Older Adults Exercises To Prevent Falls & Improve Walking Stability

Share it with your friends Like

Thanks! Share it with your friends!


In This New FREE Report You'll Discover 7 Quick And Easy Things To Instantly Improve Your Ball Striking. Here's a small preview of what you'll find in the PDF:

  • Shortcut#1: Discover Ben Hogan's secret for hitting the sweet spot consistently.
  • Shortcut #2: The cure for fat shots.
  • Shortcut #3: The key to a successful golf swing.
  • Shortcut #4: How to hit one shot - consistently.
  • Shortcut #5: Improve your consistency by doing this.
  • Shortcut #6: The real way to play one shot at a time.
  • Shortcut #7: Ben Hogan's secret to low scores.
Get Free Report Now - Click Here (opens in a new tab)

The danger to the health of older adults or seniors when it comes to falls is incredibly high. In this video we quickly discuss the potential fatal danger that awaits individuals who have lost their ability to stabilize, walk efficiently and move with daily life activities. Again we show a 79 year old client of ours completing 3 critical exercises we use to enhance the REFLEX stability of the body in the walking pattern.

Make sure you read our detailed articles about this in the links below

Why Balance Training Is Essential

You Must Challenge The Brain With Movement

The Best Exercise For Seniors

Can you reverse the ageing process with exercise?

And to get a copy of our FREE REPORT on strength training for Older Adults go to the link below

There are several reasons for people falling and quite often it is not one thing but a combination of many. Factors include chronic diseases, environmental hazards, medication, slowed mental processing, loss of their peripheral system, loss of co-ordination, taking risks and common muscle loss. We like to refer to this most of the time as the “Use it or lose it” theory. The loss of muscle is definitely a significant contributor here, because as you sense the loss in strength and begin to avoid activities, you now begin to lose skills and other essential abilities such as balance, co-ordination and agility. Functional strength and balance go hand in hand, you must be STABLE in order to lift something heavy! Sitting on a machine such as a leg press or chest press will serve no purpose for improving your balance or stabilizers. In fact it will make it worse as the body now thinks it no longer needs the stabilizers to pick up heavy objects or move quickly etc. Unfortunately many of today’s Senior Fitness classes do exactly this!

For a training program to be fully effective it must include some kind of exercises that are trying to improve balance, agility and co-ordination first then require strength. Other abilities to consider are flexibility and to a lesser degree endurance. But if I was to break it down into a hierarchy of importance I would rate Balance Training, especially for older adults as the most important ability to start with and master.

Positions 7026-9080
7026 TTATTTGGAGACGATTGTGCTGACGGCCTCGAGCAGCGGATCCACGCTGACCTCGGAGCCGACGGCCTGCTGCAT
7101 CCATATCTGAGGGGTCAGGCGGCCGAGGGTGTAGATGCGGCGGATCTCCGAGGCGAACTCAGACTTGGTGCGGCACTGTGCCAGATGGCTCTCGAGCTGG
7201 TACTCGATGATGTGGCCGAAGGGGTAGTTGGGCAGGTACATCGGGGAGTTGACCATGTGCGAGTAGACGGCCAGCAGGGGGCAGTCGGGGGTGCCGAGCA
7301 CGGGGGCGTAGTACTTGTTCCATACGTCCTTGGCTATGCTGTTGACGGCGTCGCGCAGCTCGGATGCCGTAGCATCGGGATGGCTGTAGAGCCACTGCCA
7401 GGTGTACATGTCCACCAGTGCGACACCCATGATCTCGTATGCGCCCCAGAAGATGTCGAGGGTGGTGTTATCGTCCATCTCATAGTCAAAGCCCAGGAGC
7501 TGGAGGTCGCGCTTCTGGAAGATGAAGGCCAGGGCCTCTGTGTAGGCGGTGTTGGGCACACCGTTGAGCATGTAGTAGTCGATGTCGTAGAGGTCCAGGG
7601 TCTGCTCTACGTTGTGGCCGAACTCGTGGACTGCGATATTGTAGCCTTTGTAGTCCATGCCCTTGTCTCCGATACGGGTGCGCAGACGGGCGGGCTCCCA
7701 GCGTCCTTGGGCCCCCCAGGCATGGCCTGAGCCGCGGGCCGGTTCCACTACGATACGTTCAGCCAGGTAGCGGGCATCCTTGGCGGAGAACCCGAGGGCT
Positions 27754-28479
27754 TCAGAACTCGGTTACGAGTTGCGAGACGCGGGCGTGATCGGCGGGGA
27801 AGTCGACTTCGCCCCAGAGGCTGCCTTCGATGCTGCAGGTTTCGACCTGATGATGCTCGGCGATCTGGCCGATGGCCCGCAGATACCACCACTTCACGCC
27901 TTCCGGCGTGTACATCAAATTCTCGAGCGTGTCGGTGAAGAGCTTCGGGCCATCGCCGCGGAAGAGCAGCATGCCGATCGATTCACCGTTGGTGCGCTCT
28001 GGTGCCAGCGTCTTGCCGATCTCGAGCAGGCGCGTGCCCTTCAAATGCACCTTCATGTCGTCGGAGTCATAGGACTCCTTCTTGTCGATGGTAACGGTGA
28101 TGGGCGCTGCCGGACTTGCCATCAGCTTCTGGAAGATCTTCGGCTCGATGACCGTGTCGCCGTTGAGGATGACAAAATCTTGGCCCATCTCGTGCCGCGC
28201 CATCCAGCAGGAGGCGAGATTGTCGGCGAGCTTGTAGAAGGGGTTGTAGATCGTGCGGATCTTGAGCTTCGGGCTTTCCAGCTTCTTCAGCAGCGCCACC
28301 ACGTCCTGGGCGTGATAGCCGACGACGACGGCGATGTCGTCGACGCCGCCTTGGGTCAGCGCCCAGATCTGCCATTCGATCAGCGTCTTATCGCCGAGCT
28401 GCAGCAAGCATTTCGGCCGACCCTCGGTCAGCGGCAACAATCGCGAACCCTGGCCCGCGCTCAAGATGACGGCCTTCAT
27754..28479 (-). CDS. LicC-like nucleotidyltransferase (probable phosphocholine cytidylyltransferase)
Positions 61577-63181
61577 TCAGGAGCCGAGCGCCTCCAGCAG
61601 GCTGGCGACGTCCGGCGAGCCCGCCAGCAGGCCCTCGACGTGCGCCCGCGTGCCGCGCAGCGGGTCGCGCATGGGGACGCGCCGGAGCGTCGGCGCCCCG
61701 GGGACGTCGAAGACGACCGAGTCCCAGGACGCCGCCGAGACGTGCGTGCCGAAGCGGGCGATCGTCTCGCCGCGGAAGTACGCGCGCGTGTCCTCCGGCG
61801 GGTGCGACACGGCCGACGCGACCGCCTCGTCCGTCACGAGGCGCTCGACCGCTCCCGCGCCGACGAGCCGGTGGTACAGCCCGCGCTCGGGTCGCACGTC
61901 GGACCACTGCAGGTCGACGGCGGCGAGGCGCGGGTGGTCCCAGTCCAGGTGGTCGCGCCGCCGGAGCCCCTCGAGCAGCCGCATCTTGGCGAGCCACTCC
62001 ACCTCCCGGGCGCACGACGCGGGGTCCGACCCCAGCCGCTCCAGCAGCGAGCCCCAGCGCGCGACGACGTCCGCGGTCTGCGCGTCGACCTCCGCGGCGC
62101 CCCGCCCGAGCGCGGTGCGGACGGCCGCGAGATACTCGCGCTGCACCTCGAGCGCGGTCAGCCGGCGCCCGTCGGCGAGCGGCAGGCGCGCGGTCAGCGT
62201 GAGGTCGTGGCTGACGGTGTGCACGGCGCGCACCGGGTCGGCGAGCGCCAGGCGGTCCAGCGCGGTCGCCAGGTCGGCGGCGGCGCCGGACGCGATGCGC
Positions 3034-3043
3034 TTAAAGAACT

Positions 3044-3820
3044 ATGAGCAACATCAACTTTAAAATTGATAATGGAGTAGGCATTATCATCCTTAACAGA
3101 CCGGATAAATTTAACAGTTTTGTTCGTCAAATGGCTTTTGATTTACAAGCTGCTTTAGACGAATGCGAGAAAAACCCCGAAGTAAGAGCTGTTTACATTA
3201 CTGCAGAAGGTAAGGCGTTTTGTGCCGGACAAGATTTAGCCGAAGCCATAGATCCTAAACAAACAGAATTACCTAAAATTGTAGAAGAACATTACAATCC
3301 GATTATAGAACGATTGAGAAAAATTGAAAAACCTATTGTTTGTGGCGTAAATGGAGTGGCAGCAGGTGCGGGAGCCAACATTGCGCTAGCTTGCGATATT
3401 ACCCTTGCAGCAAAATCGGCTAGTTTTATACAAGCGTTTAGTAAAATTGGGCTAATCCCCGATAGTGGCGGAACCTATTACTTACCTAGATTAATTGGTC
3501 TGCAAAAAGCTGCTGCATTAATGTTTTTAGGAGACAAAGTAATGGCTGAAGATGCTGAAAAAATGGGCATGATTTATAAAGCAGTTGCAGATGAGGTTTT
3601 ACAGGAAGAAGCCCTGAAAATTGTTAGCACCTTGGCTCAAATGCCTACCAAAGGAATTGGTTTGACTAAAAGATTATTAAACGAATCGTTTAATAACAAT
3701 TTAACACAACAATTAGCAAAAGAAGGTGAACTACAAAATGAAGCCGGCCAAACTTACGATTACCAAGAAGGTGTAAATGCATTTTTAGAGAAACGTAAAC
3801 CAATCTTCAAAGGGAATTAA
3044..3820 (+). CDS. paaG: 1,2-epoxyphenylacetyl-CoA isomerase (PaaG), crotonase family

A great balance training program will include 5 key factors.
1. Centre of gravity control- This means that the person has the ability to weight shift as seen in movements such as dancing, golf and gym movements like Woodchop. Multi directional ability is key here. Low center of gravity means greater balance.

2. Multi sensory Control – This is the ability to have great awareness of touch, pressure, knowing where your body is in space. Not relying on your eyes to move, eg walking while throwing a ball to yourself or with head turns. These are exercises typically using Eyes shut or taking the eyes of a fixed point to create the reflex response

3. Postural correction –Without doubt this is where problems originate. Ideal posture is defined as the state of muscular and skeletal balance which protects the supporting structures of the body against injury or progressive deformity. It is during a state of ideal posture that muscles will function most efficiently.

4. Walking enhancement –It is common to see an old person with balance issues and loss of strength shuffle along with slow walking speed, small stride length, varied stride frequency. The usually have a wide stance and at times with significant sideways movement that may produce a lot of hip and low back pain. These characteristics impair functional performance and increase the risk of falling. Exercises for improving gait are at times quite complex but even simple activities such as crawling and progressing to marching exercises can provide great results.

5. Strength, endurance. Flexibility –Last but not least loss of strength, especially in the lower body is a significant contributor to falling. Exercises such as squats, lunges, step ups are essential in building good skills and muscle development. Multi directional lunges are an excellent choice here, but they must be taught correctly and progressed slowly.

For more information make sure you go to our website and if you live in Melbourne you can request a free postural and movement assessment by going to the link below